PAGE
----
Poseidon/Neptune The sea god, Poseidon protects all marine creatures. With his brothers Zeus and Hades, he overthrew Cronus and by chance became god of the sea. Before he married Amphitrite, he chased Demeter but was rejected. Poseidon’s weapon of choice is the trident. Poseidon is greedy, argumentative, and prone to conflict with other deities. Poseidon/Neptune is used to show greed, aggressiveness, and over willingness to fight. He is used as a reference to the ocean, marine animals, and other aquatic things. A Poseidon archetype tends to have bottled up emotions, uncontrollable rage, instinct based reasoning and lack of ability to cope with defeat.
Hera/Juno Hera is the goddess of all gods and is married to Zeus. She has a thing for protecting married women and childbirth. Her marriage to Zeus is marked with conflict, the only reason she married him in the first place is because he raped her. Hera gets jealous easily and often tries to scheme against Zeus. Hera is used as a reference to a typical wife – easily jealous, often wronged by the husband, and often scheming against him (husband is Zeus). When used sh...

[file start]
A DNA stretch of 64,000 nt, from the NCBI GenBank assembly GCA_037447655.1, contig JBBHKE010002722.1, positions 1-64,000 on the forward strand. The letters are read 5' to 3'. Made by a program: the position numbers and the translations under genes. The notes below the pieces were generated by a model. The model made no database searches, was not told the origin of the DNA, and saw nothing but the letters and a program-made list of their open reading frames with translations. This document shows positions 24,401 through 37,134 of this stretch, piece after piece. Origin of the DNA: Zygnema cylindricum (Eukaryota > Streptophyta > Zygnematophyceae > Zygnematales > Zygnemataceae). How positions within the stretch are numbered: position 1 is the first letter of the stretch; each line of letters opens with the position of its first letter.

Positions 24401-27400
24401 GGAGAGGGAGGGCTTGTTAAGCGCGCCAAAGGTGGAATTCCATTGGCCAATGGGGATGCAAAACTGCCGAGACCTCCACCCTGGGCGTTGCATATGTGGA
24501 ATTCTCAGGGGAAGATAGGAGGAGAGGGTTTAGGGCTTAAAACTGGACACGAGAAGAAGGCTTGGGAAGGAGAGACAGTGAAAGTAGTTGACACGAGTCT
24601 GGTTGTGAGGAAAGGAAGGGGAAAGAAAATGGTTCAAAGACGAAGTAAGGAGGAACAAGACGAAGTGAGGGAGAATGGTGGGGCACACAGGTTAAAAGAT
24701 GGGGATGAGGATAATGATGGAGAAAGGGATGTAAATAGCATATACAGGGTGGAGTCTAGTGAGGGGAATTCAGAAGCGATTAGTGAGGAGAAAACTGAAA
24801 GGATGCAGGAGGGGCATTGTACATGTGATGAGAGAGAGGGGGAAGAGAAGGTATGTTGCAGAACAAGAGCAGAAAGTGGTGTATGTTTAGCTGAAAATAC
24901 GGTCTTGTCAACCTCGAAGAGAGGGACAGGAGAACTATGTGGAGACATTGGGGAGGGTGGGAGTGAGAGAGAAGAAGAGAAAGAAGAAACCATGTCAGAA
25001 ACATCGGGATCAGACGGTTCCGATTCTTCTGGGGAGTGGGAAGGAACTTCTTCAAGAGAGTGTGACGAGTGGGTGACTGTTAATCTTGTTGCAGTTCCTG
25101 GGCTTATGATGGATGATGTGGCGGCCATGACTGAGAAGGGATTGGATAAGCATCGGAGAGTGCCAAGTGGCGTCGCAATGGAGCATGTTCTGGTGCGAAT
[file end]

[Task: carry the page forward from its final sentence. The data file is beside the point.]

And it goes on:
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River Styx The River Styx is the border between the living and underworld. Its water provides invulnerability; Achilles was dipped in the water and became invulnerable except for the heel, which wasn’t submerged. The River Styx can be used as an allusion to a crossing point between two polar opposite worlds. Because the River Styx also causes invulnerability, it can be a reference to something that provides invulnerability.
Cerberus Cerberus is a dog with three heads that guards the entrance to the underworld and prevents the dead and living from crossing when not supposed to. Capturing Cerberus was one of the herculean tasks. Cerberus in literature can appear as a guard, often protecting a different world. When such a dog-like creature appears it implies that it is protecting something important and valuable.
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